Business Page – May 27th, 2001

Did Business Page Say That?            


Mr. Ravi Dev, MP and Leader of ROAR in yesterday’s Stabroek News took exception to Business Page of last Sunday titled: Prioritising poverty reduction national imperative.  I welcome Mr. Dev’s criticisms as well as his kind comments on the column.  Most of all I am thankful to him for providing me with a topic for today’s article when there is so little taking place in business and the economy that one can write about.  The principal criticism Mr. Dev makes is that I implied (emphasis mine) “that the government must solve the problem of poverty through job creation’, that I endorsed President Jagdeo’s “socialist proclivities” and that I “seek to have the government generate temporary relief at the expense of the long term future of the nation”.

I do not question the sincerity of these criticisms and am prepared to accept them while offering some kind of explanation and clarification of the article.  First of all, let me say that a friend sent me a copy of the Interim Poverty Reduction Strategy Paper and asked whether I would address the matter in Business Page.  The focus therefore was on the Paper, which I understand is currently being discussed by civil society, and not on the wider issue of job creation.  I did not think it would have been helpful for me to dismiss the Paper and say that the government should concentrate on policies only while leaving to the private sector the sole responsibility for providing jobs.  I also linked to the Paper the ongoing talks between President Jagdeo and Mr. Hoyte which has as a focus the provision for jobs for the army of unemployed among all ethnic groups and across all regions of the country.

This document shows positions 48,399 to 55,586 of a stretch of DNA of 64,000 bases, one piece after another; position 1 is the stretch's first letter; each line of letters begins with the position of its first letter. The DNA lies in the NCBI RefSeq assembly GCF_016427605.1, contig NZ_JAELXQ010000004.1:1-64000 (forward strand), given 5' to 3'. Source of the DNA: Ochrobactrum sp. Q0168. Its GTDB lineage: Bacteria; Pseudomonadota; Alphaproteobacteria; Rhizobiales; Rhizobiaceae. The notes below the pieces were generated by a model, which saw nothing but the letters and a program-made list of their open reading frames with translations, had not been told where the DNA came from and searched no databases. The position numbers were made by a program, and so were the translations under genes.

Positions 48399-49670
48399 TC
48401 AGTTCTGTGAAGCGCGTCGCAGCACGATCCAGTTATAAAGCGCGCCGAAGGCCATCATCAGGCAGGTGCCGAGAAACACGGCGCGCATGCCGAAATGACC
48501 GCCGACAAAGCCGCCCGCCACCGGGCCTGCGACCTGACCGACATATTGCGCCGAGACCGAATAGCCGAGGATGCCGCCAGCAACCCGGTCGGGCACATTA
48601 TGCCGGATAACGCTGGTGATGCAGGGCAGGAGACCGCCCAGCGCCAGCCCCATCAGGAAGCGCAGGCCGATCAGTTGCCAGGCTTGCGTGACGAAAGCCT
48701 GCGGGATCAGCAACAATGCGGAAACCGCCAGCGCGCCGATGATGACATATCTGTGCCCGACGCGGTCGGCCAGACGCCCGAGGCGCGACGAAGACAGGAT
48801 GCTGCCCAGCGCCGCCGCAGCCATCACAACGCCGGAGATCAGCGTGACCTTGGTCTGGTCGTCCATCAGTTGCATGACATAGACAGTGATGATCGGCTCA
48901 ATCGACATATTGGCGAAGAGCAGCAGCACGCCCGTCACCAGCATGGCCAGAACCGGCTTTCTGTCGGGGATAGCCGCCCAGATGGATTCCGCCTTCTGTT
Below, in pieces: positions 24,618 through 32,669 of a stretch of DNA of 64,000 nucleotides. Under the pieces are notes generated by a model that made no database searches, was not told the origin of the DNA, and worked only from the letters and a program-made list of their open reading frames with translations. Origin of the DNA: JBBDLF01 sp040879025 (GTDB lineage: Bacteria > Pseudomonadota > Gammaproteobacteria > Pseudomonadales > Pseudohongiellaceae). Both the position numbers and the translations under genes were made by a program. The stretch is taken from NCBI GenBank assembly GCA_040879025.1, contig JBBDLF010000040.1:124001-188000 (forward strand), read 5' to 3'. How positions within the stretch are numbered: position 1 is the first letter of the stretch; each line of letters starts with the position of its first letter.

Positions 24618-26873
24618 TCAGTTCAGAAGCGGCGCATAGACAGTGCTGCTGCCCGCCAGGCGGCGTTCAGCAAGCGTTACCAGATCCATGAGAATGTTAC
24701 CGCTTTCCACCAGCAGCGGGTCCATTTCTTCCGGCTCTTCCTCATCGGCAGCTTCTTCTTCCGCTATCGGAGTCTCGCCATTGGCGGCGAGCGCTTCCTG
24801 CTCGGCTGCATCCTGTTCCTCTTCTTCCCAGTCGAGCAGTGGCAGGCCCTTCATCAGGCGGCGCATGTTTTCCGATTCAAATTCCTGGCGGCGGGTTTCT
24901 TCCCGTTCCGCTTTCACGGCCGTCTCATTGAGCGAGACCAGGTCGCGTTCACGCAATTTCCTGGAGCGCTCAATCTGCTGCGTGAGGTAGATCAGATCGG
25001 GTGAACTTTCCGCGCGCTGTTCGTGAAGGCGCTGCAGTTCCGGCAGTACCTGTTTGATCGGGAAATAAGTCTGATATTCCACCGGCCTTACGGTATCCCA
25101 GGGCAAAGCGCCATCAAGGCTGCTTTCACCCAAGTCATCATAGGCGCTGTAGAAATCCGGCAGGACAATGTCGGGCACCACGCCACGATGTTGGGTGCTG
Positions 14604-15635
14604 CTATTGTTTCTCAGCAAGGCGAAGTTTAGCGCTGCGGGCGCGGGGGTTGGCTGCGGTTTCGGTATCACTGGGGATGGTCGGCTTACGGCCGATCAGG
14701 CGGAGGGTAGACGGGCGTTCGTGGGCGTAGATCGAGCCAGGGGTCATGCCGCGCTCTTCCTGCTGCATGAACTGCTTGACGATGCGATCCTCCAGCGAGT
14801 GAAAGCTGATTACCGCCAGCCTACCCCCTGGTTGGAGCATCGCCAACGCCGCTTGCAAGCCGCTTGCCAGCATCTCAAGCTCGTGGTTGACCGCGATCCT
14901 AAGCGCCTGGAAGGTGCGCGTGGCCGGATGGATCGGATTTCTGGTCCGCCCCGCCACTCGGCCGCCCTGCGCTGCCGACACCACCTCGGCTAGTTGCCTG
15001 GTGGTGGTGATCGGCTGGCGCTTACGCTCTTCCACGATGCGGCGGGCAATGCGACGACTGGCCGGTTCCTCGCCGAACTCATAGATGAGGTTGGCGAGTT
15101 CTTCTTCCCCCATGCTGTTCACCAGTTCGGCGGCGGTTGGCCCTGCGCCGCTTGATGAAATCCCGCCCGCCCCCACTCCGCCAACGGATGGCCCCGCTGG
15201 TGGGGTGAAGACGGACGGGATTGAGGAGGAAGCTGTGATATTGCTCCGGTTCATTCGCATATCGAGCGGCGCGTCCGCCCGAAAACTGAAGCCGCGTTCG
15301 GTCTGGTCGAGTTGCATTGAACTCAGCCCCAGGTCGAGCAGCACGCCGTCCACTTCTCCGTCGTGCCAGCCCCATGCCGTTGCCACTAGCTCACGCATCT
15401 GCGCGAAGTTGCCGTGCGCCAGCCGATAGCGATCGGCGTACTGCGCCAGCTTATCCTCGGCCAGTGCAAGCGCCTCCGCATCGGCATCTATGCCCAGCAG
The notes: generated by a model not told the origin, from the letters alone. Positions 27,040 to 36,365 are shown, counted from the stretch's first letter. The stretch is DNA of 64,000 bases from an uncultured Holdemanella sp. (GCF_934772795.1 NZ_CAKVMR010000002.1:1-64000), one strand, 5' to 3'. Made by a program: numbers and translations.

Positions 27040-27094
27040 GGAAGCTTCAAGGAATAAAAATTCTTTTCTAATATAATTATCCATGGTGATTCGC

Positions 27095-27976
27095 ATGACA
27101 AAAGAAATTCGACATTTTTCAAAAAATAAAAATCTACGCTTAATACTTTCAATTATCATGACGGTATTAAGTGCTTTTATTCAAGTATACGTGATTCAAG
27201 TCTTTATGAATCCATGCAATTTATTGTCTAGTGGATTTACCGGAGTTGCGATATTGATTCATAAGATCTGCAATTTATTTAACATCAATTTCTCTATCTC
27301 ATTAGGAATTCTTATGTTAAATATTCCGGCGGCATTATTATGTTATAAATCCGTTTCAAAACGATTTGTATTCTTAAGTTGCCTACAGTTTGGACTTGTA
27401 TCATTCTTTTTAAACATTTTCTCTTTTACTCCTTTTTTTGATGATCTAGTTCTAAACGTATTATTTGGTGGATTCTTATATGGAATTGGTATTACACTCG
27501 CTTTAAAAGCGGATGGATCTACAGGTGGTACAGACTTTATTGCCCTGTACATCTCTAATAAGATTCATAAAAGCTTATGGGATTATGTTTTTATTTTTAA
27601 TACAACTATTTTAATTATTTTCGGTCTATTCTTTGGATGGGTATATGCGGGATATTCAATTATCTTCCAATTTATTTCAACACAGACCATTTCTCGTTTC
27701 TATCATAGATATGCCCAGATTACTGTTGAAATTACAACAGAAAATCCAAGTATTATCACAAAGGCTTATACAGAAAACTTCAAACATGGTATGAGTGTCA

Sustainable jobs and socialist proclivities

I have naturally re-read the article to identify exactly what was written that could imply that the government must the problem of poverty through job creation.  I argued that the solution to the poverty lies in sustainable job creation and the firing up of the entrepreneurial spirit.  I said that it was a pity that the committee looking at the needs of depressed communities did not have in its mandate “options for job-creation and profit centered-activities.”  Clearly, or so I thought, I could not be speaking of jobs provided by the government only.  In the context of the dialogue, the article noted that the challenge of creating jobs is the responsibility of not only the government but the main opposition party as well.  In the concluding paragraph, the article suggested that the ministries should be scrapped, the PNC-R should help to promote at least half of the hundred of thousand jobs promised in its elections manifesto, and that the country needs “a ministry that takes unemployment seriously and that can call on the other ministers to create policies and programmes that create and sustain jobs.”

I find it a little difficult to under what is socialist about a call for job creation in the wider context of the article.

There is a distinction between job creation and policies and nowhere did the article say that it is the sole responsibility of the government to provide the badly needed jobs.  If this impression was conveyed then I must apologise and state clearly that I do not believe that this would be either sensible or possible.

President Jagdeo and Keynes